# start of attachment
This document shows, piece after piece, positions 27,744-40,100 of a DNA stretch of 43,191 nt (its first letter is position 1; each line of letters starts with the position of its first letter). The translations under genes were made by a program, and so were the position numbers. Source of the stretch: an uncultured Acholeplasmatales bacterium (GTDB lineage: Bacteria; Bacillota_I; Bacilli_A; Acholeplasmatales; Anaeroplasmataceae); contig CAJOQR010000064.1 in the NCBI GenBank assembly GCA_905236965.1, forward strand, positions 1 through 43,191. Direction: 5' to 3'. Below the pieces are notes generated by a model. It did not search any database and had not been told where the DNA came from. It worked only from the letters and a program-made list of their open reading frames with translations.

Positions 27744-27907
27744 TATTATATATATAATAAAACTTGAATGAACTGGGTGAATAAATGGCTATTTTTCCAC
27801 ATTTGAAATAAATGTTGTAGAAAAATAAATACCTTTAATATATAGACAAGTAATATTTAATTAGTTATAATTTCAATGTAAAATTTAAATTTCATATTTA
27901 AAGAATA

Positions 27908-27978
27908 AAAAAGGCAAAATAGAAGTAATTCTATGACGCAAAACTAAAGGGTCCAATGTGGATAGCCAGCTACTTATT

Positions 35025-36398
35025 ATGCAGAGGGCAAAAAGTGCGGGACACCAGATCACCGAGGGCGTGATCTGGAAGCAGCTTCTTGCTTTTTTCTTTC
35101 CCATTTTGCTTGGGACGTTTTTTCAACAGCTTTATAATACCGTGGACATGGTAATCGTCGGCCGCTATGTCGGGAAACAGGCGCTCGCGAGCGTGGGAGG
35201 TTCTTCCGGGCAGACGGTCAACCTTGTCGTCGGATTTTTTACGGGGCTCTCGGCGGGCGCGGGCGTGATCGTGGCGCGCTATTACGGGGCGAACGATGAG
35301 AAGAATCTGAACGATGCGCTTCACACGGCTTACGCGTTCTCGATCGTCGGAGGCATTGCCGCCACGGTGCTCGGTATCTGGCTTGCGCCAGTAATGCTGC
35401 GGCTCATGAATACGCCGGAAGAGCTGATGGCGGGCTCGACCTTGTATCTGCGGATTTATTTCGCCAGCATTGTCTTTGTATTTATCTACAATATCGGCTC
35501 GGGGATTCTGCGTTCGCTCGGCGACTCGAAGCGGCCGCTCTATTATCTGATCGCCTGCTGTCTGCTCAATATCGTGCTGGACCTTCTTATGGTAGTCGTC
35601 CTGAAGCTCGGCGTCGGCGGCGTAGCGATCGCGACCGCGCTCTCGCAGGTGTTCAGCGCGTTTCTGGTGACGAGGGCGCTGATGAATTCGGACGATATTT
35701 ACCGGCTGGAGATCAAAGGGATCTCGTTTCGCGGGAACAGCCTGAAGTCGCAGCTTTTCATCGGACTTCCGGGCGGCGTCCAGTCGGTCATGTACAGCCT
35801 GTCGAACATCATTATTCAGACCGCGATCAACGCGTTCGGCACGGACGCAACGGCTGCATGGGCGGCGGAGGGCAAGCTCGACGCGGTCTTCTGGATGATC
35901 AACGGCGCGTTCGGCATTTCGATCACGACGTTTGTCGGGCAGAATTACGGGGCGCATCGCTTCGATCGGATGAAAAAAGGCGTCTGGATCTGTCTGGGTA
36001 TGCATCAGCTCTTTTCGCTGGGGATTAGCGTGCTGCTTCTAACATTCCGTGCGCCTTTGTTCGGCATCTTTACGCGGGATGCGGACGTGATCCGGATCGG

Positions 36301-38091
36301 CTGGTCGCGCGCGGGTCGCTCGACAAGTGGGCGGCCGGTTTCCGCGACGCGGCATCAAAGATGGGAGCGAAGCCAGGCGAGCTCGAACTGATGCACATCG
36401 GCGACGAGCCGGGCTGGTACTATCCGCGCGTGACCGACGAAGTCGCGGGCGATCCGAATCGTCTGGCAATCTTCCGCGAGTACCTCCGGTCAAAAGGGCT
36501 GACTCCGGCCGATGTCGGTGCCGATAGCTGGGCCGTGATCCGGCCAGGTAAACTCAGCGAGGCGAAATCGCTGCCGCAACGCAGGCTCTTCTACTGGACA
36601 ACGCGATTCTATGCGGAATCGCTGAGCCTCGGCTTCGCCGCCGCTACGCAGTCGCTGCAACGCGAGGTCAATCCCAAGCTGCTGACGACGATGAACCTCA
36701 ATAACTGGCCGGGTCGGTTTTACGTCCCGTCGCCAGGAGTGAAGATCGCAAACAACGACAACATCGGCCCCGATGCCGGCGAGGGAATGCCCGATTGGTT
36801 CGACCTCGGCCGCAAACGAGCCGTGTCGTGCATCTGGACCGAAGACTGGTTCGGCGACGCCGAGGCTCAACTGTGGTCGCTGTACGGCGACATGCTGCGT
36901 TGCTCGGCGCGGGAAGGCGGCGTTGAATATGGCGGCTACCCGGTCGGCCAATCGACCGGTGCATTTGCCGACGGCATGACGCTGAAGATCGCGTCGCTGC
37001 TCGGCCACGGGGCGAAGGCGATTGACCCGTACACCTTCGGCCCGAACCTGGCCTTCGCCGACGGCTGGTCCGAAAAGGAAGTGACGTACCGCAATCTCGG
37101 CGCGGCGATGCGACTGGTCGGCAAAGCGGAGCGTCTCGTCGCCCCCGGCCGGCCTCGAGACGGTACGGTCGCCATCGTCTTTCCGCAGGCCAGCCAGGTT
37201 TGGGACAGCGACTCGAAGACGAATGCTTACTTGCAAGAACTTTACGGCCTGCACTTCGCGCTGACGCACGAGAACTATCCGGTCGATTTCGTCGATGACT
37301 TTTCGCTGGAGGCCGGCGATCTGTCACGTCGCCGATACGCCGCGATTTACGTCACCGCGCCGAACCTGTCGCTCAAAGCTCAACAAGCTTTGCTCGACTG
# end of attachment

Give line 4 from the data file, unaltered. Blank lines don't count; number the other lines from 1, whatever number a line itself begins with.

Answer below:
27801 ATTTGAAATAAATGTTGTAGAAAAATAAATACCTTTAATATATAGACAAGTAATATTTAATTAGTTATAATTTCAATGTAAAATTTAAATTTCATATTTA